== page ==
COLUMBUS, Ohio (WKBN) – The Ohio Supreme Court is denying Sarah Thomas Kovoor’s request for an order to put her name on the 2022 general election ballot for judge of the Trumbull County Court of Common Pleas.

In a slip opinion released Friday, the Ohio Supreme Court ruled that Thomas Kovoor is not eligible to have her name on the ballot due to losing a bid for her political party’s nomination in the preceding primary election for a different judicial officer.

Thomas Kovoor, who lives in Howland, had been chosen by the Republican Party during an emergency meeting Aug. 14 to run against Democrat Cynthia Rice for the vacancy left by Peter Kontos’ retirement. That term runs through 2026.

Earlier this month, however, the county’s Board of Elections decided to take another look at whether Thomas Kovoor being on the ballot is legal under state law regarding the eligibility of those who previously sought an elected position.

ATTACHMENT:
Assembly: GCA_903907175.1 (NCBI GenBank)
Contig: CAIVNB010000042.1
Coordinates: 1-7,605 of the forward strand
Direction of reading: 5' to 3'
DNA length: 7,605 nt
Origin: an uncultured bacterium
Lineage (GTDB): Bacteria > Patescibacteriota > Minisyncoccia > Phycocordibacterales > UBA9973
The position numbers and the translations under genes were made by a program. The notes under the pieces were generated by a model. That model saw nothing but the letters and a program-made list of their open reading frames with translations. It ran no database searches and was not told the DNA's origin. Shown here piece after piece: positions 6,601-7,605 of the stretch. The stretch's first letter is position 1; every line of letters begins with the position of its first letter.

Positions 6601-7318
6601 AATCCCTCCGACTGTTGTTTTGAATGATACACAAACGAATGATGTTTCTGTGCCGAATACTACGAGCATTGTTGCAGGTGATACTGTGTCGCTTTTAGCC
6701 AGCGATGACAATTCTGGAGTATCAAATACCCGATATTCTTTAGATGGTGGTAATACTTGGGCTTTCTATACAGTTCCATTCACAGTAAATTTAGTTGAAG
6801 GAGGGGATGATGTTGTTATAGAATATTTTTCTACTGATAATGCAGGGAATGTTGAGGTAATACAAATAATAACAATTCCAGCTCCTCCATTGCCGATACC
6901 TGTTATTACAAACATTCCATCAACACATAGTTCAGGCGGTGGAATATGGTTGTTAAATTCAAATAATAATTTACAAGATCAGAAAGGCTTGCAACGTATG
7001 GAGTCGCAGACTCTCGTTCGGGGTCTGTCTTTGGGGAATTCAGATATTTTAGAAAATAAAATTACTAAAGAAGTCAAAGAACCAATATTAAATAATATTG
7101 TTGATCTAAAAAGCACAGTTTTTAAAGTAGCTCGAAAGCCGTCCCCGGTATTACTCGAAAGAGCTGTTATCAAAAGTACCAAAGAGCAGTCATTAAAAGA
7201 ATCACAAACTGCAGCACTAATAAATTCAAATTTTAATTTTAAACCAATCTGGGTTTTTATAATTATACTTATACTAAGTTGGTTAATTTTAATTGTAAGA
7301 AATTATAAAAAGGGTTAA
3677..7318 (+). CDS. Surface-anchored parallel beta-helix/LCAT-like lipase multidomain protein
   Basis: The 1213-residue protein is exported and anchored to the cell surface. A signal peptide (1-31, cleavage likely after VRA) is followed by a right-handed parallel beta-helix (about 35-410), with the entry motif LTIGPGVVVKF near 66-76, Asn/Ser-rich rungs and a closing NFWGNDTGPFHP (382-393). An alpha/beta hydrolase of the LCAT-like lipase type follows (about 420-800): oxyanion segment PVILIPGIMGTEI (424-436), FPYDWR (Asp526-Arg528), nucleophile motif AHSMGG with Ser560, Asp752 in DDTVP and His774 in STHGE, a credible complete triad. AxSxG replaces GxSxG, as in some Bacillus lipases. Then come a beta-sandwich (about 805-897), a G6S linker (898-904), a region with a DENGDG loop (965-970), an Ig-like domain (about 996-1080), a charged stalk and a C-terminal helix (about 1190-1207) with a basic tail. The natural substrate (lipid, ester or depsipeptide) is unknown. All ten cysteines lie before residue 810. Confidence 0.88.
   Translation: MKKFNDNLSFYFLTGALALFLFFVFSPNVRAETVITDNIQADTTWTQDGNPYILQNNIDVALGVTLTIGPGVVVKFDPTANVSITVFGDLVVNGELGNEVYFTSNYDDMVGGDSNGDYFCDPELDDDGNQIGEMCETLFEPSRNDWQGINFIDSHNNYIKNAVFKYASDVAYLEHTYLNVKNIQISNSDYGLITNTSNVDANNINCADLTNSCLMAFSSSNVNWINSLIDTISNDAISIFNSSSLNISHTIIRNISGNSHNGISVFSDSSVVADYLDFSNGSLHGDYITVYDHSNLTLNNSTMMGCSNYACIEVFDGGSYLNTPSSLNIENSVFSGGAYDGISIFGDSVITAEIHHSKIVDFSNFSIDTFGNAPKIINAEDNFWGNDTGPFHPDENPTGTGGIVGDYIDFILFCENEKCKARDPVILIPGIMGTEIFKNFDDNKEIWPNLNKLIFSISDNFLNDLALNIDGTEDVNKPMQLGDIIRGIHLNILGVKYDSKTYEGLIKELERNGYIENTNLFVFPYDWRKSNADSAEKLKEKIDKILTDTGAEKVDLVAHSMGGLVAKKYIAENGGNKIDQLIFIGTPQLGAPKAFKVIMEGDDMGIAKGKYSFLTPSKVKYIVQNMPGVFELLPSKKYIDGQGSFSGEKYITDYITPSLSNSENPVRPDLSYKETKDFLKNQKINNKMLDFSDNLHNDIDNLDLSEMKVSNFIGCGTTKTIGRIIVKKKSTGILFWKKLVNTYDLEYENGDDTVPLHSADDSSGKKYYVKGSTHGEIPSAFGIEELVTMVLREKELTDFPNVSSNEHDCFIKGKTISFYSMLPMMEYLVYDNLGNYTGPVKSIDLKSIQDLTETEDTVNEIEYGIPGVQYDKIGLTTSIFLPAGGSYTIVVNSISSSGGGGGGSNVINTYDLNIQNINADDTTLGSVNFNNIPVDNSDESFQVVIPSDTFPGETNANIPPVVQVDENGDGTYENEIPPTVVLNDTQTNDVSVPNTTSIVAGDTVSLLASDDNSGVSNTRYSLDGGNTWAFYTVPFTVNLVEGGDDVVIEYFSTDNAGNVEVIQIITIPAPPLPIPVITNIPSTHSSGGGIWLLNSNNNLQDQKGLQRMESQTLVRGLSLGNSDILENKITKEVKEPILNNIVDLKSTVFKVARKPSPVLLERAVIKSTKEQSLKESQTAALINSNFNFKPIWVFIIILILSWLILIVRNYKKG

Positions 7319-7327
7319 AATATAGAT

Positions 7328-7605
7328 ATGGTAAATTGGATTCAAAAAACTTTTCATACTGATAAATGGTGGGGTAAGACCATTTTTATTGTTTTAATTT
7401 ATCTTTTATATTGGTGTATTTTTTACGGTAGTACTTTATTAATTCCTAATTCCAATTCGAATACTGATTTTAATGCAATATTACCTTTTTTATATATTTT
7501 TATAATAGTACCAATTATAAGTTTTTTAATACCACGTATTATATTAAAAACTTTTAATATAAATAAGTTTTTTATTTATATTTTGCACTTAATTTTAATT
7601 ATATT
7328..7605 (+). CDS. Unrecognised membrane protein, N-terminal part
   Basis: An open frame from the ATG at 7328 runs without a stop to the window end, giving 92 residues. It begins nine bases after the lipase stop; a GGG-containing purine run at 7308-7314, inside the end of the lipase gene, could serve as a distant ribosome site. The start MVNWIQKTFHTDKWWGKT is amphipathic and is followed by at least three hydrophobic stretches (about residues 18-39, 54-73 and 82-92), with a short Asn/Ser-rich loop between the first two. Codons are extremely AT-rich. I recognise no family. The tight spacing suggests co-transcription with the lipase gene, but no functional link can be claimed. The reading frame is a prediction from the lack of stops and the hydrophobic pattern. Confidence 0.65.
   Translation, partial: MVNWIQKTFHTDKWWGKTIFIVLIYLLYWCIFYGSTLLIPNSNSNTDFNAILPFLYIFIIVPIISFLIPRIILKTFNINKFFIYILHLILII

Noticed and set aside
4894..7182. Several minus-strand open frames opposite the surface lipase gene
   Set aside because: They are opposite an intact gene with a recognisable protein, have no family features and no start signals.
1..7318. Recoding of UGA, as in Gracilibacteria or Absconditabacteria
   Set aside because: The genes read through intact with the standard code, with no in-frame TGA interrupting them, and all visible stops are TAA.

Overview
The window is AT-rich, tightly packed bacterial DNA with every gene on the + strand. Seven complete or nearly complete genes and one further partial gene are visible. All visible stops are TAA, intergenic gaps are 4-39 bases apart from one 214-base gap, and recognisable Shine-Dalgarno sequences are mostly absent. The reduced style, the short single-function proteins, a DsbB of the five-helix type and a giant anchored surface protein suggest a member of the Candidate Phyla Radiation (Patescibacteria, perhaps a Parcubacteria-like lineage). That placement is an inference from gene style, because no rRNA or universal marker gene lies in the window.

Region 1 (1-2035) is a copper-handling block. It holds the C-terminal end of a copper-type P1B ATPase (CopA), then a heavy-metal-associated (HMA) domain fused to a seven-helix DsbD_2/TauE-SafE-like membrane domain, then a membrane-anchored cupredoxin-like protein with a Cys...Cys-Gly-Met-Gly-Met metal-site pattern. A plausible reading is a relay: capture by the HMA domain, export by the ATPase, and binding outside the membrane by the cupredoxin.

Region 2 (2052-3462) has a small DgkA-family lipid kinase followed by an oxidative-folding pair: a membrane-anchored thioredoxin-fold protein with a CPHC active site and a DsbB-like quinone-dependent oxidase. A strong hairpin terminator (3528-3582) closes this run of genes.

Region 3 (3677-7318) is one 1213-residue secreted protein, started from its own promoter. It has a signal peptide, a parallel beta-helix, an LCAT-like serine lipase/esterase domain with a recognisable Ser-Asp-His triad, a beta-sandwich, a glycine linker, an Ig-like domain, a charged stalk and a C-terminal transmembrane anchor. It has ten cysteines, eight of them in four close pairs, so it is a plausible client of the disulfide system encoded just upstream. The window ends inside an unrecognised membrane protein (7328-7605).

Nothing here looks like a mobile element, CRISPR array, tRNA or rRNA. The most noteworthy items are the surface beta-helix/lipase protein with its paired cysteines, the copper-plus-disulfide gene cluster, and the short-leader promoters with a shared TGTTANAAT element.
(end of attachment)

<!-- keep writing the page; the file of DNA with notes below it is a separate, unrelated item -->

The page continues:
Thomas Kovoor and the Trumbull County Central Committee sought a judicial order from the Ohio Supreme Court to have the county Board of Elections and Secretary of State Frank LaRose put her name on the ballot. LaRose had previously denied certifying her candidacy as a tie-breaking vote.

Thomas Kovoor is also suing the Board of Elections, contending that board members sought the opinion of the prosecutor on the matter outside of a public meeting, violating the state’s Open Meetings Act. That suit is still pending in the Trumbull County Court of Common Pleas, though the state’s high court declined to consider that argument.